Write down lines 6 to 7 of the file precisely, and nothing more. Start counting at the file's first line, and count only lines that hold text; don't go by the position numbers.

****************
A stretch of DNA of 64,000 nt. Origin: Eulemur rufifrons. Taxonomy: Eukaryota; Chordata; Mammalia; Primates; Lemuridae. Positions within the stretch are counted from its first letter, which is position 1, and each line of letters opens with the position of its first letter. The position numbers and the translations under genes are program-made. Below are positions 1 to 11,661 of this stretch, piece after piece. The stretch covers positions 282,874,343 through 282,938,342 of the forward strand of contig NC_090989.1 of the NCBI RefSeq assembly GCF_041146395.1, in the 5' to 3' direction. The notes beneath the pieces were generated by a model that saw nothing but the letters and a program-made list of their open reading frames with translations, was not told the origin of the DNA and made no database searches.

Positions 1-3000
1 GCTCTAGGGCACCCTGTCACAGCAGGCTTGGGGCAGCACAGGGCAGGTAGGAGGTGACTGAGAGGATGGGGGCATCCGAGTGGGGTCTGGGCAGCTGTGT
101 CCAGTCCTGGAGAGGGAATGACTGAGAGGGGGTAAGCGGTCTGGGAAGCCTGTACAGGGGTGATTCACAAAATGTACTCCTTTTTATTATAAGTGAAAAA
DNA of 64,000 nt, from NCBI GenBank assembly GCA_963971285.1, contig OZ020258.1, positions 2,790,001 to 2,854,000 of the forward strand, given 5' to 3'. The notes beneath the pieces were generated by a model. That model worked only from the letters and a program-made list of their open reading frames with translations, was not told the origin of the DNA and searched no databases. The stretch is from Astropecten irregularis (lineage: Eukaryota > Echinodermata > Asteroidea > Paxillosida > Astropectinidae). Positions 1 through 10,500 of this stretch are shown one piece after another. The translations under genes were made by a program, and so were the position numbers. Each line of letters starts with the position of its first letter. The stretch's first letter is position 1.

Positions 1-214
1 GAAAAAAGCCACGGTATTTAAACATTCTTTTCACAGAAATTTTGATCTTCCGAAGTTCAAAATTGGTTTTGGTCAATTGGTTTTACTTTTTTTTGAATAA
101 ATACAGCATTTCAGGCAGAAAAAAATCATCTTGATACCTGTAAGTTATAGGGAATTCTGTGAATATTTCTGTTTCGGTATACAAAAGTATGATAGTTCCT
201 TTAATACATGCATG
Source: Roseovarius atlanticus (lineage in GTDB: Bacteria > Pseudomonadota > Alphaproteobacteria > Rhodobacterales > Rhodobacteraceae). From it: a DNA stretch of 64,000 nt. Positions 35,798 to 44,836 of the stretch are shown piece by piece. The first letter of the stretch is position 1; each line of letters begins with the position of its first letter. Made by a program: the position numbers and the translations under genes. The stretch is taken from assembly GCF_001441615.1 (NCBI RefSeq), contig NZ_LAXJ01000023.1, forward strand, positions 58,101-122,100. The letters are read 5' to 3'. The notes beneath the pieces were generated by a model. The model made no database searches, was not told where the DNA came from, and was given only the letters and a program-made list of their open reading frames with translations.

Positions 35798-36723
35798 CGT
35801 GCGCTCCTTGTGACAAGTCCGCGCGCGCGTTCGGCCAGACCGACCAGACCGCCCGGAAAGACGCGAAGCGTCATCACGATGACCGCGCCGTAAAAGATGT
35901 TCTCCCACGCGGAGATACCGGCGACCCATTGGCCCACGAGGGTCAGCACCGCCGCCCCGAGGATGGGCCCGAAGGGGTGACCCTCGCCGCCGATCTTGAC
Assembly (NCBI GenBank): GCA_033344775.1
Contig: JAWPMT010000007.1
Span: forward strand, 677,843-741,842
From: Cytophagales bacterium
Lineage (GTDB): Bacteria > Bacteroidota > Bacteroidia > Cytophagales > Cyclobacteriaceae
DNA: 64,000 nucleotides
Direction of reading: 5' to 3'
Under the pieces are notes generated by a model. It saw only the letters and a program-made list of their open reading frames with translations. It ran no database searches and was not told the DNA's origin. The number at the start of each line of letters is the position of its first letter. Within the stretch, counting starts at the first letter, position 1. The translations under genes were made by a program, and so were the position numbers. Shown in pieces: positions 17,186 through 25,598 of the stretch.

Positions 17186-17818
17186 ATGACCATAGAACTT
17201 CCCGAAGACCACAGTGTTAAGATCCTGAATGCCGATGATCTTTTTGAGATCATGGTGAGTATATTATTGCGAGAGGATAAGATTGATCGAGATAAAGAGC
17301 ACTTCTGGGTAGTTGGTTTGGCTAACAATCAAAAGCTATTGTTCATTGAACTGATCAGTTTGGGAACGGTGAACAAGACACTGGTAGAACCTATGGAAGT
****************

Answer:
Positions 1-214
1 GAAAAAAGCCACGGTATTTAAACATTCTTTTCACAGAAATTTTGATCTTCCGAAGTTCAAAATTGGTTTTGGTCAATTGGTTTTACTTTTTTTTGAATAA